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Something Wild

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Something Wild: Olfaction Action What's Your Reaction?

We know…we’ve been remiss, and it’s time to talk about the elephant in the room. Something Wild, as you know, is a chance to take a closer look at the wildlife, ecosystems and marvelous phenomena you can find in and around New Hampshire. But over the years there is one species in New Hampshire that we haven’t spent much time examining. A species, I think that has been conspicuous in its absence. Humans.


16 Jul 2021

Rank #1

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Something Wild: N.H.'s Wildest Neighborhoods

Here at Something Wild, we love all things wild (even blackflies !) but sometimes it can be helpful to look beyond a single species and consider how many species interact within a given environment. In our periodic series, New Hampshire’s Wild Neighborhoods, we endeavor to do just that and this time we’re looking at peatlands.


17 May 2021

Rank #2

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Something Wild: Tree Sex

Spring in New Hampshire is a double-edged sword. On one hand you have longer, warmer days — plants and trees are blooming! On the other hand, the pollen springtime trees produce can present an array of unpleasant seasonal symptoms. Yet pollen is so incredibly important to our survival – we think we should give it the credit it deserves. O ur friend Sam Evans Brown is the host of NHPR’s Outside/In; when pollen makes his eyes watery and the roof of his mouth itchy this time of year, Sam likes to remember that " the pollen that you’re breathing, and that your body is freaking out over... is you know… is half of the equation of tree sex. So you’re breathing in a little bit of tree sex which is you know... just a fun thing to think about." If you can recall your middle school science class you might remember that pollen is the male reproductive product of tree flowers — found on the anther and filament of male stamens — used to make new plant life. It needs to reach the sticky stigma, style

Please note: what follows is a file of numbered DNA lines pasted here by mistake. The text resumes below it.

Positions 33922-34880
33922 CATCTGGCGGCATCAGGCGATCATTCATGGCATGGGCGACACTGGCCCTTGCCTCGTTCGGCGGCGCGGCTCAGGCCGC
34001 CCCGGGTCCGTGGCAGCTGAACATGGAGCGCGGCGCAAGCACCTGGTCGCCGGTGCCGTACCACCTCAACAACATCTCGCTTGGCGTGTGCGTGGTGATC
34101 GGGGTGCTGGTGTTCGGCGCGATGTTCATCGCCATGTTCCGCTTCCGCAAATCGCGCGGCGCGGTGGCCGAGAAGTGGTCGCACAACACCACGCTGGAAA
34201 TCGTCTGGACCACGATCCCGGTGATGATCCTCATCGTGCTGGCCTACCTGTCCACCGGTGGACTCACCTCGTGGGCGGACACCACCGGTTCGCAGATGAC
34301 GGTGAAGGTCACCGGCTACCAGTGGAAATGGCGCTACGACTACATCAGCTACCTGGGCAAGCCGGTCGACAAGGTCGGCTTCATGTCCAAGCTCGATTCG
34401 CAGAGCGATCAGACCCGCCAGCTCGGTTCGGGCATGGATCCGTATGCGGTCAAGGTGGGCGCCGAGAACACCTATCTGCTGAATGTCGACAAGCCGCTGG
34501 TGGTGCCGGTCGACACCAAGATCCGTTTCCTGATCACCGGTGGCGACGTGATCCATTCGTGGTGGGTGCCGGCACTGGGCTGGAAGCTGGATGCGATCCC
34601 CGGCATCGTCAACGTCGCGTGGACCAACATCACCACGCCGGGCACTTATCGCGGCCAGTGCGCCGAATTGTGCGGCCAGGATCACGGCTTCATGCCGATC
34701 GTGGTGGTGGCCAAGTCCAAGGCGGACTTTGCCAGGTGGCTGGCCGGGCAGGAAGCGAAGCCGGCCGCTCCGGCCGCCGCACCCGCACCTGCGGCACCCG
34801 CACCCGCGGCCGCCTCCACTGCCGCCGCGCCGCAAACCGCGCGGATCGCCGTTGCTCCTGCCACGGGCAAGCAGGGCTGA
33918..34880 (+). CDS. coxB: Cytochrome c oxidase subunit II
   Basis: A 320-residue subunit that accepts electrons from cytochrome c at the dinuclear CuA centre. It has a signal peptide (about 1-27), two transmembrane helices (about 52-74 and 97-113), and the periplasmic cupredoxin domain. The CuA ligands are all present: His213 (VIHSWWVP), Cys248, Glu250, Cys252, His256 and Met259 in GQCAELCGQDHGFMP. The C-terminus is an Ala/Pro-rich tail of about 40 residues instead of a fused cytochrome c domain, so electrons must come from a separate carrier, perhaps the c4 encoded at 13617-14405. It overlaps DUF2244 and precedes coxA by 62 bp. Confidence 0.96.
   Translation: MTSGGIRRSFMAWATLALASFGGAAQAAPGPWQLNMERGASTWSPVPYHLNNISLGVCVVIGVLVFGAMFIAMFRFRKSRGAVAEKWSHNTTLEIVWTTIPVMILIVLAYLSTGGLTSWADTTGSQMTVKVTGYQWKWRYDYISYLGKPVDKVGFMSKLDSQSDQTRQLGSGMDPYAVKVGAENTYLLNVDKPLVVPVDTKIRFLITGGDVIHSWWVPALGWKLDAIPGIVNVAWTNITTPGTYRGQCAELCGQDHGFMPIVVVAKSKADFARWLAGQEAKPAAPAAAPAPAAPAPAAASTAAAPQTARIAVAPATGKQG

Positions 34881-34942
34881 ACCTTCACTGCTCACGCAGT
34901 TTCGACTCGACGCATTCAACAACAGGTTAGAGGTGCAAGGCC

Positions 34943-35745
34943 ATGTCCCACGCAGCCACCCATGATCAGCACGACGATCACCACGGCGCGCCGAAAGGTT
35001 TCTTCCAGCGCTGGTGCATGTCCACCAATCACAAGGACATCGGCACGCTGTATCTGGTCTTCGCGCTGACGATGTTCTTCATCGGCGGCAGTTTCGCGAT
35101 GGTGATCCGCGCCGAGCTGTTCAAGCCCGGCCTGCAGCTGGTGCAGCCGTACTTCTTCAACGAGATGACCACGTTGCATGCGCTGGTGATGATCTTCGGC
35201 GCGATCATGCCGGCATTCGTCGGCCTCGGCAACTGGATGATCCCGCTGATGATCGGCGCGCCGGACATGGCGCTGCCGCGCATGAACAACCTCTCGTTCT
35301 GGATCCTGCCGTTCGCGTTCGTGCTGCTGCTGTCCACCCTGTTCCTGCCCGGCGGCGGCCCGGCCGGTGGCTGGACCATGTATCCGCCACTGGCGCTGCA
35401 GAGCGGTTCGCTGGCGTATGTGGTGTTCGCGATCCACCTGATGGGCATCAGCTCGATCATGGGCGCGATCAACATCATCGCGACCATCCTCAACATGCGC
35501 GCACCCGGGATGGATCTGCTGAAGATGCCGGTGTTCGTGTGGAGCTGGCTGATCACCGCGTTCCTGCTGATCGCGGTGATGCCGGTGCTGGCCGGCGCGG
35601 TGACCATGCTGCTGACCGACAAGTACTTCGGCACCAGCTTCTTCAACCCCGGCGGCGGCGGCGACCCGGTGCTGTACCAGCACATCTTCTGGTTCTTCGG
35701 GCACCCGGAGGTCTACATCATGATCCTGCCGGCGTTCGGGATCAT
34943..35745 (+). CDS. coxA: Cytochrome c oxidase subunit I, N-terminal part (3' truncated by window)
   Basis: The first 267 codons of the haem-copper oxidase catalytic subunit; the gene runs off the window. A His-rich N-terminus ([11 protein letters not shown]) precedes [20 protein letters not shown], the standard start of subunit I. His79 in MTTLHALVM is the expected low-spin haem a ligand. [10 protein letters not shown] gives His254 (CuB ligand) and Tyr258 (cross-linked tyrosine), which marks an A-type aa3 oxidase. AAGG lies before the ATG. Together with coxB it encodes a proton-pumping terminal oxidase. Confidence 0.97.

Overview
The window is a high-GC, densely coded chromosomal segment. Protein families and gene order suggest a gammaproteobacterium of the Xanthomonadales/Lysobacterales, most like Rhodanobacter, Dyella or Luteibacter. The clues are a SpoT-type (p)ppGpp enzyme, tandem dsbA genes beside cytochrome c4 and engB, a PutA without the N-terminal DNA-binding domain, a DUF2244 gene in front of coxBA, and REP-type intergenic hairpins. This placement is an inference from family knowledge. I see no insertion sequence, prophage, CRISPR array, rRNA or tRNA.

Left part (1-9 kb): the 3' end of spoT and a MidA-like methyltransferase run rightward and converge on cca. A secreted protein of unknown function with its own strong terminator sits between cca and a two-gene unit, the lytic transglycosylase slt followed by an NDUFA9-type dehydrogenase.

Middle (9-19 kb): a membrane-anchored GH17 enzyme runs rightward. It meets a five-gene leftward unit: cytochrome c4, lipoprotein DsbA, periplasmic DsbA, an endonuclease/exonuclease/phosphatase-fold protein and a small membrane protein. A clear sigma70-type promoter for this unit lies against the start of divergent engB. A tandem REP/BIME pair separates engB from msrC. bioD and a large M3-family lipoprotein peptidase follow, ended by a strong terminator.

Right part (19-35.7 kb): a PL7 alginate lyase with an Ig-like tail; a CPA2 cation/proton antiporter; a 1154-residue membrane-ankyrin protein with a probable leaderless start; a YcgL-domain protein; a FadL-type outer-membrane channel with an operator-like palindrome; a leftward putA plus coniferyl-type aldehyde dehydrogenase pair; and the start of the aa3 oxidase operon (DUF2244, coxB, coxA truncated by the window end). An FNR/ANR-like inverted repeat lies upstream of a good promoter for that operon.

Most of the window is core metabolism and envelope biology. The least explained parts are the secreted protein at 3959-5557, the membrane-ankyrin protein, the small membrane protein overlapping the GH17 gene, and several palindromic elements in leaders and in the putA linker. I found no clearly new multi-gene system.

23 Apr 2021

Rank #3

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Something Wild: Peepers, The Unmistakable Sound of Spring

It’s an unmistakable sound. One that elicits memories, sights and scents of events long ago. It recalls the joy of youth, the possibility of a spring evening. But it can also incite insomnia and the blind rage that accompanies it.


9 Apr 2021

Rank #4

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Something Wild: N.H.'s Liquid Gold

For some, m aple sugaring is a perennial ritual, painstakingly completed as we usher out the bitter wisps of winter, and embrace balmier, brighter days of early spring. And whether you’re producing maple syrup with just a few buckets, or if you’ve expanded operations with a full-blown sugar shack … you know this much to be true: 1) S ugaring is an art 2) Sugaring is a science 3) And a great excuse to be outdoors, with family and friends. This week on Something Wild, we check in with novice maple-sugar farmer Phil Brown, Director of Land Management for New Hampshire Audubon, to discuss the unexpected joys of maple season. Most maple seasons last about 4 to 6 weeks, and b ecause sugaring is so dependent on the weather—we never know just how long optimal conditions will last. B y optimal conditions, we’re talking daytime temperatures that reach into the 40’s and overnight lows that land in the 20’s. This “goldilocks zone” is juuust right for maple sap runs, because temperature fluctuation


26 Mar 2021

Rank #5

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Something Wild: One Year Later

About this time one year ago life in New Hampshire and across the world changed drastically. In this week's Something Wild, we re-visit musings from Dave Anderson in how to find solace in nature-- even during the most stressful of times.